Elena Bowes

New York-London travel writer of a certain vintage looking for meaning and wholeness in life

Interview with Amor Towles – A Gentleman in Moscow

May 26th, 2018
Lovings: Books, Writers & Film

So I was a little late to the game with Amor Towles’ second novel, A Gentleman in Moscow. Published in 2016, the novel was on the New York Times’ bestseller list for over 40 weeks. It was named a best book of the year by NPR, The Washington Post, The Chicago Tribune, The San Francisco Chronicle, and The Philadelphia Inquirer. I think I was slightly put off by the storyline – a man spends over thirty years from 1922 to the mid-fifties under house arrest in a Moscow hotel.

Won’t that grow old by page 50, I wondered.

Silly me.  Not only did page 50 sail by,  I was very sorry to reach page 719. The End. What is going to happen to the lovely Sophia? Don’t leave me in the lurch, Amor.

A perk to these Q&A’s – I get the inside track on what happens after it’s all over. Sometimes.

Will there be a sequel? I asked the Manhattan-based author.

No. I’m afraid I am leaving the future of the characters in the capable hands of my readers.

Damn.  On the bright side, Kenneth Branagh is producing and starring in a TV adaptation of the novel. He will play the witty, charming and wise lead character Count Alexander Ilyich Rostov whose life in the grand Metropol Hotel is anything but boring. The count’s days (and nights) are colourful and varied and rich with the times. I spoke to Towles about his inspiration, writing with humour and using the contours of history as a backdrop for character-led narrative. The full interview is posted here in 26, a site for writers to inspire the love of words.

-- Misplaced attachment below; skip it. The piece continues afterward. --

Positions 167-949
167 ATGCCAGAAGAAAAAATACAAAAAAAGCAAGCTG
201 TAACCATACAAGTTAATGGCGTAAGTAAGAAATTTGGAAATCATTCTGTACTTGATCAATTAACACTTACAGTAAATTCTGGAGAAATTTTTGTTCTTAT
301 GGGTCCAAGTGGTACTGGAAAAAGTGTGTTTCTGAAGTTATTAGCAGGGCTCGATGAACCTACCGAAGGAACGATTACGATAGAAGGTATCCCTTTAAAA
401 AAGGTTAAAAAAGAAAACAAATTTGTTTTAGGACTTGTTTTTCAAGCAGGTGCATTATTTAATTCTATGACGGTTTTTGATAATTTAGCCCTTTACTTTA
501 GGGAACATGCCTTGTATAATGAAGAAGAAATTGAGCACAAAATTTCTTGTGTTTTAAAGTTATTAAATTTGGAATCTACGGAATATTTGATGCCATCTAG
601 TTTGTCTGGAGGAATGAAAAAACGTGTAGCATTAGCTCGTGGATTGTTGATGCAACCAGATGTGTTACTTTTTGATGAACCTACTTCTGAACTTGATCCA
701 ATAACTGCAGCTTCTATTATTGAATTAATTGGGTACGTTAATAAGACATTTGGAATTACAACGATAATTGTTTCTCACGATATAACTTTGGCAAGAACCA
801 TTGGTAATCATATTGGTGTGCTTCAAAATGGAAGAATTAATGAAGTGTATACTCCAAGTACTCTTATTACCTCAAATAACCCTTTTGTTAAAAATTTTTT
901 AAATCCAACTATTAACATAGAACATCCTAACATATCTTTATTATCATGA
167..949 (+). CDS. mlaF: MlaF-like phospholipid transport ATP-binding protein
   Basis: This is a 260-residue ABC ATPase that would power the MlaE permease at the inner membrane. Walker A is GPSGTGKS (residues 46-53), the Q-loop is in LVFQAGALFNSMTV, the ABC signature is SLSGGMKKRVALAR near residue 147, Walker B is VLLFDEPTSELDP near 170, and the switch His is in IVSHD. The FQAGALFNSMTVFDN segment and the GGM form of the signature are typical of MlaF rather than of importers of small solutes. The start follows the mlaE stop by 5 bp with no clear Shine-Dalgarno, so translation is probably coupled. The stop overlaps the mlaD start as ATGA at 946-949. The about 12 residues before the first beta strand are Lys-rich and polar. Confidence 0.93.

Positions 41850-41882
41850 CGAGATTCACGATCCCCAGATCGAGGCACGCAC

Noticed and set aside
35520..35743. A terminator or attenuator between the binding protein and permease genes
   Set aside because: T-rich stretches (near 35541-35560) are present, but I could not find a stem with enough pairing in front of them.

And if one is in the market for a good Latvian stew. Look no further.

Here is Towles’ recipe as it appeared in the Bookclub Cookbook. And below is the count’s mouthwatering description of the comforting dish:

“The onions thoroughly caramelized, the pork slowly braised, and the apricots briefly stewed, the three ingredients come together in a sweet and smoky medley that simultaneously suggests the comfort of a snowed-in tavern and the jangle of a Gypsy tambourine.”

One last question for Towles:

What would you like your obituary to say?

Mr Towles was an ardent fan of early 20thcentury painting, 1950’s jazz, 1970’s cop shows, rock & roll on vinyl, obsolete accessories, manifestoes, breakfast pastries, pasta, liquor, snow-days, Tuscany, Provence, Disneyland, Hollywood, the cast of Casablanca, 007, Captain Kirk, Bob Dylan (early, mid, and late phases), the wee hours, card games, cafés, and the cookies made by both of his grandmothers.

May, 2018